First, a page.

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An article written by Robison:

An Experimental Autism Treatment Cost Me My Marriage https://news.ycombinator.com/item?id=11313452 (26 days ago, 560 points, 313 comments)

My 2-year-old son is the happiest, sweetest little boy. He was diagnosed with autism about 6 months ago by a pediatric neurologist, who we saw because he has zero communication skills (verbal or otherwise). He is almost always remarkably happy, and we love that about him. However, as you may imagine, it's impossible to discipline him, because he doesn't understand when you are disappointed or say "no" firmly. He thinks it's funny. Everything is funny. I am not sure yet but if he can go through his entire life successfully and mostly independently, and maintain the ability to enjoy literally every waking moment so greatly, I would go so far as to say I envy his innate joy. If I could ask him, I wonder if he would want to feel disappointment or sadness the way I do.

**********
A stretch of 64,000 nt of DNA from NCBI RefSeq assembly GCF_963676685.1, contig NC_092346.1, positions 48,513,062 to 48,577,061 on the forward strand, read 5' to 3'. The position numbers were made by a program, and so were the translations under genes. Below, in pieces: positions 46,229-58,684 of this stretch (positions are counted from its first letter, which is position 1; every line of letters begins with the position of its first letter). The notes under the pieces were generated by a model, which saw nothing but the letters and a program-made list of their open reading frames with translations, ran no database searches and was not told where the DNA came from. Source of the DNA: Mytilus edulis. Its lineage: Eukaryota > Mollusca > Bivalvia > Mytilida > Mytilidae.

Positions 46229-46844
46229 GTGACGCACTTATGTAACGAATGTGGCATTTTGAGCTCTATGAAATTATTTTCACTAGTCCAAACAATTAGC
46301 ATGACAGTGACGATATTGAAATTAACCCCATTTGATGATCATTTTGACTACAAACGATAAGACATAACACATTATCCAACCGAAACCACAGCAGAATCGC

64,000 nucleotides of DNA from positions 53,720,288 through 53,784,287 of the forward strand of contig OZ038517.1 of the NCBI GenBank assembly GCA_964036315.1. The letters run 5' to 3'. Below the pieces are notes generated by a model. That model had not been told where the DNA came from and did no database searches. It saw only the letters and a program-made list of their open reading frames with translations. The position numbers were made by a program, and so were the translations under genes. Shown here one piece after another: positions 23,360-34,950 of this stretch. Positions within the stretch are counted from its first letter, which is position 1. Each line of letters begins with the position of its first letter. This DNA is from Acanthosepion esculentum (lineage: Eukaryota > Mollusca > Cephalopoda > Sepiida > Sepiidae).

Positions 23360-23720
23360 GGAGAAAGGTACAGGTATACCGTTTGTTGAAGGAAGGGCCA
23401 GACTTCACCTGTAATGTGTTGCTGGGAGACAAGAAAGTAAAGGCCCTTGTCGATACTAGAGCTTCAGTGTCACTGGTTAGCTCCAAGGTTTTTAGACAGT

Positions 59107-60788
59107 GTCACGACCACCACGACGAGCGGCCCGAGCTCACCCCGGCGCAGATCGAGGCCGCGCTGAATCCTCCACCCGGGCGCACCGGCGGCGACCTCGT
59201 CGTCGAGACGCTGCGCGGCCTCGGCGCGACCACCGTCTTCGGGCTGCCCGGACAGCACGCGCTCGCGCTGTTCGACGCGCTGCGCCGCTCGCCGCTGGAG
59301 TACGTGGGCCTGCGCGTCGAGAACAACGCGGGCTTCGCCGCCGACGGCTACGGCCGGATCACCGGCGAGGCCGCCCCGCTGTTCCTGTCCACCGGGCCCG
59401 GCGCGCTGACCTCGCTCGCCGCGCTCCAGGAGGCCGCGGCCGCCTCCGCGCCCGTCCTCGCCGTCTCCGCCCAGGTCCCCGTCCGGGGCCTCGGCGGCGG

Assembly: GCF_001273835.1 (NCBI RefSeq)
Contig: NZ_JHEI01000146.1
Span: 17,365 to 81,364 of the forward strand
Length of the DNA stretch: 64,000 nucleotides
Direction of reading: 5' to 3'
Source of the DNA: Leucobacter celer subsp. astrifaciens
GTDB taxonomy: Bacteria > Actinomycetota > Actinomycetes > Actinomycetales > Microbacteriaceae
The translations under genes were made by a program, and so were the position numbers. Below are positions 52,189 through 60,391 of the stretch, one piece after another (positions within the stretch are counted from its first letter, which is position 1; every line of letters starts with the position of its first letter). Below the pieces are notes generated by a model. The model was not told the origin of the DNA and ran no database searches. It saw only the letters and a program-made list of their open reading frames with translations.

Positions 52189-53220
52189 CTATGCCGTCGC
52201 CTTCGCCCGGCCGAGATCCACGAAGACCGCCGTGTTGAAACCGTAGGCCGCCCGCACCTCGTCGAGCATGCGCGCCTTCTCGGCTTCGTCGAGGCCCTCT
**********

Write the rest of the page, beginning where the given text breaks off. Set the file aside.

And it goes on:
Friendly advice: make sure that, if the time comes, you get a speech therapist sooner rather than later if the speech is delayed too much and the fact of not being able to communicate causes him distress. Early intervention helps so much, so it's great you have a diagnosis at this young age...

I can second that; my daughter used to get very upset interacting with other kids when she got into daycare (because of a delay in speech development). I would be playing with her for hours each day - it was all very repetitive and she was quite closed up within her own world, but then it all cleared up.

Yea, speech therapy is super super helpful. Six years of that was probably the most effective treatment I have ever received (and probably the only treatment that has turned out to be helpful 20 years later) and I was non-communicative until 3 1/2.

Is that to say if he bites or hits, and you indicate that the recipient of the bite is hurting and in pain, he does not recognize that pain?

He sounds awesome, why can't you discipline him in a way that doesn't require him giving up being happy?

I think op means that he doesn't realise he's being disciplined.

the only thing protecting him still

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